Bengt Mattson

I gave my reflections earlier today here on the blog to the last few days of reports on Swedish Radio, mainly in "the Echo" (i.e. "Ekot" in Swedish), regarding releases of active pharmaceutical ingredients from manufacturing in India. After that, additional reports have been aired:

"Ekot 7": “Where drugs are produced is a secret”

The consumer who wants to buy an environmentally friendly medicine will get problems. The Echo has just reported on how the environment is destroyed in the Indian Hyderabad because of medical manufacturing. But neither the MPA or trade associations for pharmaceutical companies think the time is here to tell where each individual drug is manufactured. Meanwhile, many customers want to have a choice. 

- Absolutely. In the case of pharmaceuticals, I think we know too little, and it is so difficult to find out, while we know so much about light bulbs and everything else in our everyday environment, "says Helen Rehn.

- It would be great if you could get information about it, kind of like when you buy a plane ticket, where you can always see the environmental impact. Then, you could make a conscious choice, "says Sara Åsberg.

Would you care if such information existed?

- Absolutely!

Those who today want to know whether a drug is manufactured in an environmentally sound manner has no way find out. Information on how and where drugs are produced are kept secret, both by companies and by the MPA. Despite the reports of environmental damage related to the manufacture of medicines. In Hyderabad, the Indian medicine factories caused an environmental disaster. In surrounding lakes, there is as much antibiotic as humans have in their blood during an ongoing treatment. But that is no reason to tell where a drug comes from, thinks Kenneth Nyblom of Generic Association, which is the trade association for the companies that produce cheap generic copies.

- The question is whether it is the right way to go and if it really helps the environment. I think we should be working on a general rise in standards. That would most benefit the environment.

Instead of that companies themselves will tell you where drugs are produced, the Generics Association wants stricter rules on an international level. Something that MPA estimates can take ten years to complete. Also the MPA has information on which factories producing medicines. But this information cannot be disclosed, was the news when the echo requested the documents.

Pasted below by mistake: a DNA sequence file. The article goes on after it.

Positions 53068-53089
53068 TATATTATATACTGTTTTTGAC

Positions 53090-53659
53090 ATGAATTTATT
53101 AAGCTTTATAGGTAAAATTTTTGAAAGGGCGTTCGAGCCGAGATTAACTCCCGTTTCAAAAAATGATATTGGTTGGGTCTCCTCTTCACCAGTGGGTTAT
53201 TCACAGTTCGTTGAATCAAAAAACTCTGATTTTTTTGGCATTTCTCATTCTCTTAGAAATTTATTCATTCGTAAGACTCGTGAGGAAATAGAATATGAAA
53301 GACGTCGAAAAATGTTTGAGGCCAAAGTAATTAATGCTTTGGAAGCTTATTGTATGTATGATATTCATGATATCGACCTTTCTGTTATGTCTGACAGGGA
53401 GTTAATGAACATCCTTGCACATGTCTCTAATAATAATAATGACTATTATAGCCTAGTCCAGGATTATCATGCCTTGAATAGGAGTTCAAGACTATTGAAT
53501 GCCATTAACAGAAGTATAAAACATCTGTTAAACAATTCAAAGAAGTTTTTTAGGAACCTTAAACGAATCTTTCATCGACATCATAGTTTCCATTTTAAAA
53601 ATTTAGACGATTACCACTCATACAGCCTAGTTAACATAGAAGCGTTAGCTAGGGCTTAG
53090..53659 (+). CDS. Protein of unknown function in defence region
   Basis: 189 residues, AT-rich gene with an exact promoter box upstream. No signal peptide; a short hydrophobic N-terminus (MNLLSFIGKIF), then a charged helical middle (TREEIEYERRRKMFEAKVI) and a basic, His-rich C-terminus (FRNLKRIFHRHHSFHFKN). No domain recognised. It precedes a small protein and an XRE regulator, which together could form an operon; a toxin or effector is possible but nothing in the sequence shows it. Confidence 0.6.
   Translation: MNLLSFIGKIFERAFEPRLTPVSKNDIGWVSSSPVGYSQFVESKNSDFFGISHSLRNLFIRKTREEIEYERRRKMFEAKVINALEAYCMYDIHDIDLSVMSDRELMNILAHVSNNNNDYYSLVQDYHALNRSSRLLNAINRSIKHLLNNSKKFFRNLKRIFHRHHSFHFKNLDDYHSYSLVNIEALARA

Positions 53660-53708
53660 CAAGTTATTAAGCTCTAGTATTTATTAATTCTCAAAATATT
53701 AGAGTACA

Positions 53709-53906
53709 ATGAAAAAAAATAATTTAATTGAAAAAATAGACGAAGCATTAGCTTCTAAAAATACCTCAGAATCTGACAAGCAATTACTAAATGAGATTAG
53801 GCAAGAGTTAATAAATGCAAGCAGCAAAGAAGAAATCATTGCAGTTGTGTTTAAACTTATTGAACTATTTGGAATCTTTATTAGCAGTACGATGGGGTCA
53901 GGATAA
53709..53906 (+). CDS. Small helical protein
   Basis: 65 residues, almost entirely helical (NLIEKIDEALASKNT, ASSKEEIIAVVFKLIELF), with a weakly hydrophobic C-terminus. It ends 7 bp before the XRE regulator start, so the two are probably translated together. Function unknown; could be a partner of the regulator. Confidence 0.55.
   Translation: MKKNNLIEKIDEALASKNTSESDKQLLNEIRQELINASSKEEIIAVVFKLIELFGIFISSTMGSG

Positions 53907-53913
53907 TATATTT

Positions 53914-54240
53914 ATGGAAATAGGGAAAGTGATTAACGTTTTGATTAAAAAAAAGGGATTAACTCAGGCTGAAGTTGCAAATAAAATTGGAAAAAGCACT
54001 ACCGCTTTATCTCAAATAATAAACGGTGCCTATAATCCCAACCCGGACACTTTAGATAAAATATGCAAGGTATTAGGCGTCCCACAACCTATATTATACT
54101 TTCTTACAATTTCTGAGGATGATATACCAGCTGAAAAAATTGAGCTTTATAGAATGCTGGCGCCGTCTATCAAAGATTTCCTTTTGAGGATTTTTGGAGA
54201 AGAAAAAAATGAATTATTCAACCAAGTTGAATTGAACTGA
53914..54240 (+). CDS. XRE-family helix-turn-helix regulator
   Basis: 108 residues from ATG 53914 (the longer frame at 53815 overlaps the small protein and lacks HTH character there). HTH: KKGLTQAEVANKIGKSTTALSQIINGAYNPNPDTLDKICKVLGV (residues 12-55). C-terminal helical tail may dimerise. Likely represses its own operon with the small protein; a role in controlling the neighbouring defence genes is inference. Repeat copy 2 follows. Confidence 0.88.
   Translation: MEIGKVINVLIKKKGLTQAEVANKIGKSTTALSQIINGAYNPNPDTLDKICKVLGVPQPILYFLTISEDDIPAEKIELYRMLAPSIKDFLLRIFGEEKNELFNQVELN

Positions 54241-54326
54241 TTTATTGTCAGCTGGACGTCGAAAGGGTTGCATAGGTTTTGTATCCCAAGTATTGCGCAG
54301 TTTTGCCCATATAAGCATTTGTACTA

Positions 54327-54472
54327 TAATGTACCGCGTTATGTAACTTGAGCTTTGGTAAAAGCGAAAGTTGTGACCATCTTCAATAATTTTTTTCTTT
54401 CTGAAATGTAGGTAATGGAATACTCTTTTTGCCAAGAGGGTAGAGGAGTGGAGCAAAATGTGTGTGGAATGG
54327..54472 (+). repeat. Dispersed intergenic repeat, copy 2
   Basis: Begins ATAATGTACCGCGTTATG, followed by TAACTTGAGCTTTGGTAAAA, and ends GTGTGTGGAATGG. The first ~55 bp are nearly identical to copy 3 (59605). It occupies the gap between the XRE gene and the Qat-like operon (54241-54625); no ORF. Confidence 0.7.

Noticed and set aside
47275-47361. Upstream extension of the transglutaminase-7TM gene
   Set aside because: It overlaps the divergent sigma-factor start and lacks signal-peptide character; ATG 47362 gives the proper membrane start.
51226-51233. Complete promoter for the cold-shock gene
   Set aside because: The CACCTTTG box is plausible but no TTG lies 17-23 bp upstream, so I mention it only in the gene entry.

- We have information on where companies produce their drugs, but that information is in the current situation classified as secret, "says Charlotte Unger, who is environmental manager at the MPA.
There was also a live debate in "Studio 1" (aired roughly at 17.30) presented as follows:

"Listen to a debate in Studio One between Cecilia Marlow, president of the pharmacy Kronans Droghandel and Anders Blanck, vice president of the Pharmaceutical Association, LIF. Also hear Mona Hambraeus from “the Echo” about the damage that Swedish pharmaceutical manufacturing contribute to in India."

Both Cecilia and Anders said they were positive to try to make changes in order to enable consumers to make "green choices". Anders however also described some obstacles that need to be managed in order for such choices to be possible. This is well inline with LIF's ideas I have described earlier about making changes not only within international regulations such as GMP, but actually work within the Swedish "pricing and reimbursement systems". If people want to make "green choices" they should be able to do so. But where are the "green incentives" in the systems enabling this?

I hope the discussions from this week will help drive the debate on "green criteria" and "green incentives", in addition to the work that Swedish MPA has been commissioned already to further investigate changes in the GMP-regulation.

If you would like additional reading on this matter I also recommend you to read Agneta Borgström's article in the paper "Vi" (Number 2, 2011, pages 30 - 37). It is always valuable I think to get as many different views and perspectives on issues as possible when you should develop your own opinion on an issue. The article in "Vi" is pretty much the same material that has been aired by "the Echo" over the last few days.

Bengt Mattson